The mainly Uzbek population of Sayram is fond of repeating the aphorism that “there is no counting the saints in Sayram.” The town is dotted with mosques and shrines, the most important of which are those to Yasavi’s mother and father. From here pilgrims proceed to Arystan-Bab, where the saint’s teacher is buried. The Yasavi mausoleum at Turkestan is the end of the route, and sees tens of thousands of pilgrims every year.
The Syr-Darya valley has a particularly dense profusion of shrines, most of them simple brick-domed structures dating from the 19th century, though often built on much older sites. The most striking architecturally is the Korkyt-Ata complex near Karmakchi, designed by the Kazakhstani architect Bek Ybraev and built in 1980. Standing on the supposed burial site of the legendary author of the Book of Dede Korkut, it is shaped like a kobyz, the stringed instrument he is said to have invented.
Christian sacred sites are fewer in southern Kazakhstan. But in Almaty, an Orthodox church first built in 1870 in one of the city’s original Cossack settlements houses the grave of a priest said to have been martyred by the Bolsheviks, and an icon painted on Mount Athos after the great earthquake of 1889.
Kyrgyzstan has an even denser sacred geography of both tombs and natural sites than Kazakhstan. Anthropologist Gulnara Aitpaeva of the Aigine Cultural Research Center has identified and mapped over 1,100 of them, most of which fit into a broadly Muslim form of spirituality. Kyrgyzstan is also home to an increasingly popular site of Christian pilgrimage on Lake Issyk-Kul, supposedly the last resting-place of the Apostle Matthew, and once the site of an Armenian monastery.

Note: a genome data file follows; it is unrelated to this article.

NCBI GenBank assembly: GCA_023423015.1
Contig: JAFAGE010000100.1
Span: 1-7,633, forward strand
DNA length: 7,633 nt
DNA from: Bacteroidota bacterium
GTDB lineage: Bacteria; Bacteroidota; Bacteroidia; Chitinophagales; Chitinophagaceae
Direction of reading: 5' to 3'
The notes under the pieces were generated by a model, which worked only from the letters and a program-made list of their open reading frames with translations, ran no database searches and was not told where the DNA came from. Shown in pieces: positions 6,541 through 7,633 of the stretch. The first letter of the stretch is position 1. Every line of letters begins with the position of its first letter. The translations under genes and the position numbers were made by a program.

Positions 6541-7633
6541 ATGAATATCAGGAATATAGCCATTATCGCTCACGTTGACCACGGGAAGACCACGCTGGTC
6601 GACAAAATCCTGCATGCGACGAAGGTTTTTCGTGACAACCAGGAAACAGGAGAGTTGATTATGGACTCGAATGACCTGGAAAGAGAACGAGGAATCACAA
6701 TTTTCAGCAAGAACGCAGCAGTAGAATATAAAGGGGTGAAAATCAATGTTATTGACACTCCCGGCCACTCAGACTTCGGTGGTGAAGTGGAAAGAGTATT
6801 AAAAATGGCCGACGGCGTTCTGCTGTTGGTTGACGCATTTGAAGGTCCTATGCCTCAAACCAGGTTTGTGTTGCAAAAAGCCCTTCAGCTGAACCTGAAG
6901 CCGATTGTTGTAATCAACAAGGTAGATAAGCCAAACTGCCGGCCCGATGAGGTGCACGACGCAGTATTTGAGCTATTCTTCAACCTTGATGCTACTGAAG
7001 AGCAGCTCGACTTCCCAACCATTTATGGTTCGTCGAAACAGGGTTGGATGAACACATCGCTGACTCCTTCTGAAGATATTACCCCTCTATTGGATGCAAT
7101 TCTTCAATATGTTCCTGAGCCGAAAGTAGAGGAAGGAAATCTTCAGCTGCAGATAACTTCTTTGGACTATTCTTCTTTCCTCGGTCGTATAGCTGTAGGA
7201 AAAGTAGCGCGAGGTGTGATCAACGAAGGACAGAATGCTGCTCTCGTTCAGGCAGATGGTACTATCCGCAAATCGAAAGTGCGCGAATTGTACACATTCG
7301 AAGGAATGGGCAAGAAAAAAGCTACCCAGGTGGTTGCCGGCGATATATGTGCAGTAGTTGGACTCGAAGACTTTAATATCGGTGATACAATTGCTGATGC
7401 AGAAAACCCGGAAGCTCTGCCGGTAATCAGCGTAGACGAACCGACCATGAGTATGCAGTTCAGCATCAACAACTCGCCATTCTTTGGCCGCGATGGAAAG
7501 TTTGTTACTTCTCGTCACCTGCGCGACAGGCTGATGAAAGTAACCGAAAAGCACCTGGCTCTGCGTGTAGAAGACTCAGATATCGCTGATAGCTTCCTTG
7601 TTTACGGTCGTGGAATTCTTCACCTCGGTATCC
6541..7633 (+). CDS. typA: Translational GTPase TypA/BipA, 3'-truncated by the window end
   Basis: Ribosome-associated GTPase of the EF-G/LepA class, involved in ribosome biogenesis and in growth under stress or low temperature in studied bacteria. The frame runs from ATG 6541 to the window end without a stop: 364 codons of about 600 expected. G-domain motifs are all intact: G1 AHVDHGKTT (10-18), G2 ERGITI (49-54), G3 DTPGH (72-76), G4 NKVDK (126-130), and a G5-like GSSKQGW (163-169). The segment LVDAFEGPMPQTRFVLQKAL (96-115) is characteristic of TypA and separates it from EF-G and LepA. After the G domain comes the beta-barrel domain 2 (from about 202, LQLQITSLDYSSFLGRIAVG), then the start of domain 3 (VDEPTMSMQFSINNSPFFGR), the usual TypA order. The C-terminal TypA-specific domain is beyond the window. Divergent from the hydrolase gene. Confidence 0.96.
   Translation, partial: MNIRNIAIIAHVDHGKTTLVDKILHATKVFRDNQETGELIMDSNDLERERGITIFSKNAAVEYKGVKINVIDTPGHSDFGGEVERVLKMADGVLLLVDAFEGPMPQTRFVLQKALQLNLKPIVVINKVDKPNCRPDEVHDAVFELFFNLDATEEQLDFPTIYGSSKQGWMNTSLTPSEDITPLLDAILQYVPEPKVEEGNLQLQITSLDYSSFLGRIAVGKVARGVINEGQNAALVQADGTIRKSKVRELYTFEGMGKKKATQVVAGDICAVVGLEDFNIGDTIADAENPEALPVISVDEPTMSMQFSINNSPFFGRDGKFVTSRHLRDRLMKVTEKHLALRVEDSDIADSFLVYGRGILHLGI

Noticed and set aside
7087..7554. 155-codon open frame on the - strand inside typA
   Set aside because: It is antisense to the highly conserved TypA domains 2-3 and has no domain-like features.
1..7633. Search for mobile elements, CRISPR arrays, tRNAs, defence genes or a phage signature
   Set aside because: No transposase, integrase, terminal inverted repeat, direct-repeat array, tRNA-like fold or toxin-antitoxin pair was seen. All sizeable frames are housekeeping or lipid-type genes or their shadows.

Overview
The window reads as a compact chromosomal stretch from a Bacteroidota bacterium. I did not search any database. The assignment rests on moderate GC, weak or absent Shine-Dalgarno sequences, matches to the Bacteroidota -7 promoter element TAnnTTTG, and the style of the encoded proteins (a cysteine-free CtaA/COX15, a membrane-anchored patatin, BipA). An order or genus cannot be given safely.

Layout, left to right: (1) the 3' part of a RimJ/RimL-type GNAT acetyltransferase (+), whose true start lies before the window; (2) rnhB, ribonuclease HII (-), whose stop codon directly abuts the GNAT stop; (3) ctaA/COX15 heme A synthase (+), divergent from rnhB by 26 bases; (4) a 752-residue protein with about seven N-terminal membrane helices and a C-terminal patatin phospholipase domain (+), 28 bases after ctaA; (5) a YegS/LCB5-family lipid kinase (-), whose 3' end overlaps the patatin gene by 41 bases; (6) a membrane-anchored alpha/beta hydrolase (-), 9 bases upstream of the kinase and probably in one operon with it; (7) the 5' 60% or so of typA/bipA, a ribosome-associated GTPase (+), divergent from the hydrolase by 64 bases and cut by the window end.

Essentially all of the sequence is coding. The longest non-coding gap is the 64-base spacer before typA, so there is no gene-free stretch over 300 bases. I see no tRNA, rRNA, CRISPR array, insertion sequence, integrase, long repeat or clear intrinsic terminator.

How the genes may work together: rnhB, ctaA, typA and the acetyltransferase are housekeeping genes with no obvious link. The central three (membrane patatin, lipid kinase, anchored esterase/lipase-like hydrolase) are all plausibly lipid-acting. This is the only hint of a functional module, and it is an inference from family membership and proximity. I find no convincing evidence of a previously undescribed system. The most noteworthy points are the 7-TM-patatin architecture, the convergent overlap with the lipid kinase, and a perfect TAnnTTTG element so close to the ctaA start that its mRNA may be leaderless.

Since constructing mosques was rarely feasible for nomadic peoples, shrines were historically among the most important religious sites for the Kazakhs and Kyrgyz. Tombs were the only permanent buildings they constructed.
Many sacred places in Central Asia are not marked by any construction at all. The only indication they are special might be strips of cotton or plastic tied to trees, something you will see even at Shymbulak, the ski resort above Almaty. In northern Kazakhstan, near the village of Korneevka, there is a rocky outcrop rising out of the steppe whose sacredness is probably attributable to it being one of the few elevated spots in a vast plain. In the Soviet period this was rationalized as a belief that the mountain was radioactive owing to uranium deposits. Nearby is the village of Ozernoe, the most important site of Catholic pilgrimage in Kazakhstan. Founded in March 1941 by Poles deported there in 1936, it is believed to have been the site of a miracle, when at the end of a harsh winter the inhabitants were saved from starvation by the appearance of a thawed lake full of fish. The lake disappeared again after Stalin’s death, but has recently reappeared – though no-one seems sure what this might portend.